No company has embraced the liberating aspects of the Internet as a "new marketplace of ideas" more than the search giant Google. (The quote comes from Supreme Court Justice John Paul Stevens, in a 1997 decision rejecting censorship aimed at protecting minors from indecent content.) But the company's new public statement about what kinds of political search ads it would or would not accept seemed, at first glance, startlingly uncharacteristic.
Google spokesman Adam Kovacevich says that the new guidelines are an extension of search ad standards previously in force but rejiggered a bit to accommodate the particular requirements of political speech. (Search ads are the little messages that appear alongside the results people get after making a search; advertisers buy them by bidding for terms that their target audiences are likely to use in search queries.) "We thought it was important that we be transparent on this," Kovacevich says. Most of the policy reflects good sense: Google will apply its standards equally regardless of the opinion expressed; Google requires that ads soliciting political donations state that such gifts are non-tax-deductible; Google will not tolerate ads that intentionally mislead as to the advertiser's identity. But one statement is drawing attention. Political ads on Google, the policy reads, "must not include accusations or attacks relating to an individual's personal life." Here's the example offered: it's fine to say "Crime rates are up under Police Commissioner Gordon," but saying "Police Commissioner Gordon had an affair" would be forbidden.
Google's ban on personal attacks means that paid political speech might be more constricted on the Internet than in other media—certainly a counterintuitive development. Google isn't alone in having a rule like this; though it has not posted its policies publicly, Yahoo has similar guidelines. "It's OK to criticize a candidate's record," says Richard Kosinski, Yahoo's VP for political advertising, "but not OK to attack a candidate personally."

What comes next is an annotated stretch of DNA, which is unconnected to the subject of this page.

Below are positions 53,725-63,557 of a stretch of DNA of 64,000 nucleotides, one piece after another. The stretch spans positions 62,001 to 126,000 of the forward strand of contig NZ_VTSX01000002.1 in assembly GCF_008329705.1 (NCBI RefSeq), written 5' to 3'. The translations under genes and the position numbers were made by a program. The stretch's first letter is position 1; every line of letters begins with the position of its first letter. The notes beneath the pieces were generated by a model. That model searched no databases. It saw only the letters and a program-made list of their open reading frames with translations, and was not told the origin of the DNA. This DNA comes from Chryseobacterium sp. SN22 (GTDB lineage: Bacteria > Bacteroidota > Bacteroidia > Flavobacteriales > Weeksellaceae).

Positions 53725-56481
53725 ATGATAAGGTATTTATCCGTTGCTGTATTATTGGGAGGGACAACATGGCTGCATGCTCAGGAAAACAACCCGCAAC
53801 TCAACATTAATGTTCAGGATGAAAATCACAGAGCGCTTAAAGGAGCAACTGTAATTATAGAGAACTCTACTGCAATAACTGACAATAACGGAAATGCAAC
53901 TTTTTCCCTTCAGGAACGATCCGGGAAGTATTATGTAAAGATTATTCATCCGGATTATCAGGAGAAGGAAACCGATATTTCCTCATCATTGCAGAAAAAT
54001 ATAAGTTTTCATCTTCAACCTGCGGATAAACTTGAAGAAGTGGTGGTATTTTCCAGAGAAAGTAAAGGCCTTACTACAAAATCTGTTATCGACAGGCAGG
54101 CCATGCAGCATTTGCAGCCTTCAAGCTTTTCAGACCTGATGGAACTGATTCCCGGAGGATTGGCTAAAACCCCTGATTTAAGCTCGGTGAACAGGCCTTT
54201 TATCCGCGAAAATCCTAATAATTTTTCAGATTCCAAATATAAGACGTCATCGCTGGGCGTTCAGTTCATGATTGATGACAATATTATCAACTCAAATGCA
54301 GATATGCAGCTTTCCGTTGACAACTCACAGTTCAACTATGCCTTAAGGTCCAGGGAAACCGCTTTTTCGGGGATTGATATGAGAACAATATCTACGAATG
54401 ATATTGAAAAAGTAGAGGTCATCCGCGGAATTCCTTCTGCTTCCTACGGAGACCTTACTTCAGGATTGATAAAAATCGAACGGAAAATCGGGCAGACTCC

Google's Kovacevich explains that the controversial restriction is not so much a legal concern as a reflection of the company's values. The company is avowedly idealistic (it's unofficial motto is "Don't be evil") and says it hopes to influence a wider sphere by its own actions. By refusing ads with personal attacks, it's as if Google is saying that campaign advertising shouldn't be evil.
Observers of technology and politics, though, consider the no-attack guideline, however well intentioned, too vague, too proscriptive or both. John Battelle, a writer and entrepreneur who has written a book on Internet searching, argues on his blog that "all public speech much be allowed, so that the real truth can be assessed by an informed public." That sentiment is seconded by Peter Leyden, director of the New Politics Institute, who thinks the policy "flies in the face of the ethos of the Web." Carol Darr, former director of the Institute for Politics, Democracy and the Internet, offers this hypothetical: what if a politician is running against a foe who is a heroin addict, frequents swingers' clubs, and often spews racist and anti-Semitic statements. (What if Commissioner Gordon had a harem, not just an affair?) "It is ultimately up to the voters to decide what is unacceptable," she says.
But Google and Yahoo are doing the deciding. And neither company could definitively explain to me what consists of a personal attack and what is a fair criticism of a candidate's record. What about a smearing like the Swift Boat attack on John Kerry in 2004? Google's Kovacevich implied that their guidelines might well rule it out. Yahoo's Kosinski wouldn't speculate on whether a Swift Boat-style mugging would be permissible in a search ad, simply saying that it would be up to a committee that executes company policy to determine whether the ad would run. "They're going to run into difficulty determining these things," predicts Leyden. I agree.
Since search ads are a relatively new field, and since both Google and Yahoo are prepared to respond with the usual nimbleness of Internet operations, I suspect we'll see such guidelines evolve as candidates test the limits and citizens express their own views about what's fair game. Still, there's a rather large irony here. Google is expending its credibility and brain power to keep the personal dirt out of politics in the ads that appear alongside search results. But the search results themselves, following the pure Internet spirit of anything goes, are uncensored as to taste and accuracy. A single query on a candidate's name can routinely send a tsunami of unvetted information, much of it scurrilous. If we can be trusted to sift through that uncensored mass of mud and diamonds in our quest for learn more about our leaders, maybe we also can handle it when a rival of Commissioner Gordon reminds us of his marital misbehavior.